Iran vows to crush women-led protests with ‘no leniency’ as unrest enters 10th day

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The massive anti-government demonstrations in Iran over the death of Mahsa Amini continued unabated for the 10th day on Monday, despite authorities warning of intensified “action without leniency”.

The number of dead during clashes between protesters and security forces increased to 41 people, including some members of the security forces, according to state TV. However, the real figure is believed to be much higher.

Iran’s foreign ministry criticised the US and UK governments on Monday for their alleged support of the protesters, accusing the countries of destabilising Tehran.

Foreign ministry spokesperson Nasser Kanaani told Nour that the US’s attempts to “weaken Iran’s stability and security” will not go unanswered.

Iran also summoned Britain’s ambassador to protest what it described as a hostile atmosphere created by London-based Farsi language media outlets.

The state-run IRNA news agency reported that the ministry also summoned Norway’s ambassador to Iran and strongly protested recent remarks by the president of the Norwegian parliament, Masud Gharahkhani.

“If my parents had not made the choice to flee in 1987, I would have been one of those fighting in the streets with my life on the line,” Mr Gharahkhani tweeted on Sunday.

Iran’s judiciary chief Gholamhossein Mohseni-Ejei on Sunday “emphasised the need for decisive action without leniency” against the core instigators of the “riots”, the judiciary’s Mizan Online website said.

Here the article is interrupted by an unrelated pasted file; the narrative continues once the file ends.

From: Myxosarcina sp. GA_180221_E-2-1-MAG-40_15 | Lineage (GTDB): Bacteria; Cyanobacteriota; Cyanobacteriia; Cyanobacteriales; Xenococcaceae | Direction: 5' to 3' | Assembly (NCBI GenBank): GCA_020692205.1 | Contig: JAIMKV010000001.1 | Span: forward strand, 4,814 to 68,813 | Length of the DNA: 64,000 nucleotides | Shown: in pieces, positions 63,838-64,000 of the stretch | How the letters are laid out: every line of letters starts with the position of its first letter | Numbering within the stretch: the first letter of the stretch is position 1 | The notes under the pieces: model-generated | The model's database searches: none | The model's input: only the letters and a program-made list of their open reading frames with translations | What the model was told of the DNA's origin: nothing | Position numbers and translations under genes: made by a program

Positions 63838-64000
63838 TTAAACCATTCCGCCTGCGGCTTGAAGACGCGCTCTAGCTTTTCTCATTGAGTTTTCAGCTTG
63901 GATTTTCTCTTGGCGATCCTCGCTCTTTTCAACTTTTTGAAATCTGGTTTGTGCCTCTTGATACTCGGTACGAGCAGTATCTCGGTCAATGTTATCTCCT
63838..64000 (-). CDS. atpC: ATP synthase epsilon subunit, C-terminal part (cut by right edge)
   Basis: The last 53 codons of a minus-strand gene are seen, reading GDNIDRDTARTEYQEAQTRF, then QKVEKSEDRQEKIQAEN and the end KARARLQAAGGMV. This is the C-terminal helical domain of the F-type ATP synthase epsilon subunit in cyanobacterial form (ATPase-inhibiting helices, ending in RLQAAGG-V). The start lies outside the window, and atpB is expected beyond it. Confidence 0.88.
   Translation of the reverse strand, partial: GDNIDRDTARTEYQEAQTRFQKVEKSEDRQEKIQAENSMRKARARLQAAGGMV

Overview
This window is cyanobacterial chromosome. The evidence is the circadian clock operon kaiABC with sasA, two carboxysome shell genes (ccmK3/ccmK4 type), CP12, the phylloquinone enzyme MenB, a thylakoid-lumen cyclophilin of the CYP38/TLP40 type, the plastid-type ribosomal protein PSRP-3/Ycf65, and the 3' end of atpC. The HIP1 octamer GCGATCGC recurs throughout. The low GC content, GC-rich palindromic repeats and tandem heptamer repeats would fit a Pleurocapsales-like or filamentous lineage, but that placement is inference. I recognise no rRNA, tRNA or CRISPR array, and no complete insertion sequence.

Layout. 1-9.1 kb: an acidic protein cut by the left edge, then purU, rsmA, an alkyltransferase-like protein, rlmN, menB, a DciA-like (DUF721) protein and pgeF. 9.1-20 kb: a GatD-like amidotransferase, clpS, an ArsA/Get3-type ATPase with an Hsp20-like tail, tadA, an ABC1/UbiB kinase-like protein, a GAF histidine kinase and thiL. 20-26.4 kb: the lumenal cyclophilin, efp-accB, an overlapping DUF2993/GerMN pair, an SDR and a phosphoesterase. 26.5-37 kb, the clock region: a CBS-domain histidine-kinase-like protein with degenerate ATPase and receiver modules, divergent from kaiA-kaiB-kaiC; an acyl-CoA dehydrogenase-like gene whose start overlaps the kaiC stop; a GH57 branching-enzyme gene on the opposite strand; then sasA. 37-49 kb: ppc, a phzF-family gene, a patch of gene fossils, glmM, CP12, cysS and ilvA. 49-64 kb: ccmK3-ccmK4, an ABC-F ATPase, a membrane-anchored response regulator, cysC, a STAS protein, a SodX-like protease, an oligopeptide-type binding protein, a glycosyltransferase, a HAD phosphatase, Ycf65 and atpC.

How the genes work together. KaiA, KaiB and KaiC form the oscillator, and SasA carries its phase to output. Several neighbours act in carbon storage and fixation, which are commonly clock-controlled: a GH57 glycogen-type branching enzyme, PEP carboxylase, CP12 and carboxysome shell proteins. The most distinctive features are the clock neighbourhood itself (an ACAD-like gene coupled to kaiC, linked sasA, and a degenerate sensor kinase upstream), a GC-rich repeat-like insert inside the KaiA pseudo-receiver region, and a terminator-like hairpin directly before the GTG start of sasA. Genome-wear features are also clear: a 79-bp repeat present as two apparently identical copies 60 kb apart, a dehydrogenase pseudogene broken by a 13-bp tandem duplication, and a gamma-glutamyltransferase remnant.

The comments were in line with president Ebrahim Raisi’s statement that said the country must “deal decisively with those who oppose the country’s security and tranquillity.”

The outpouring of anger that began with dissatisfaction directed towards Iran’s morality police has now spread to least 46 cities, towns and villages. More than 1,200 demonstrators have been arrested.

At least 18 journalists have been arrested during the protests as of Sunday, according to the Committee to Protect Journalists.

A fifth member of an Iranian volunteer paramilitary group died on Sunday, succumbing to injuries sustained on Thursday in Urmia city, northwest of Iran, IRNA said.

State media said the person died clashing with “rioters and thugs”. Other deaths of personnel belonging to Basij, a paramilitary organisation connected to the Islamic Revolutionary Guard Corps (IRGC), were reported in Qazvin, Tabriz, Mashhad and Qouchan.

Visuals showed protesters chanting slogans against the government and also Iran’s Supreme Leader, Ali Khamenei, shouting “death to dictator,” Freedom, freedom, freedom!” and “We will fight, we will die, we will take back Iran!”

An emotional video showed the sister of an alleged victim of the police’s crackdown on protesters, Javad Heydari, cutting off her hair on the grave of her brother. The gesture of women chopping off their hair across Iran has become a symbol of resistance in the country.

The protests have also spread to other countries, with Iranian demonstrators and activists raising slogans outside Iranian embassies in London, Athens, Berlin, Brussels, Istanbul, Madrid, New York and Paris, among other cities.

Twelve people were arrested and at least five officers “seriously injured” in clashes outside the Iranian embassy in London over the weekend, the Metropolitan Police said.

Iran’s Oscar-winning director Asghar Farhadi called on activists and artists around the world to stand in solidarity with Iranian women.

He said in an Instagram post that they were “looking for simple and yet fundamental rights that the state has denied them for years”.

“I deeply respect their struggle for freedom and the right to choose their own destiny despite all the brutality they are subjected to,” Mr Farhadi added.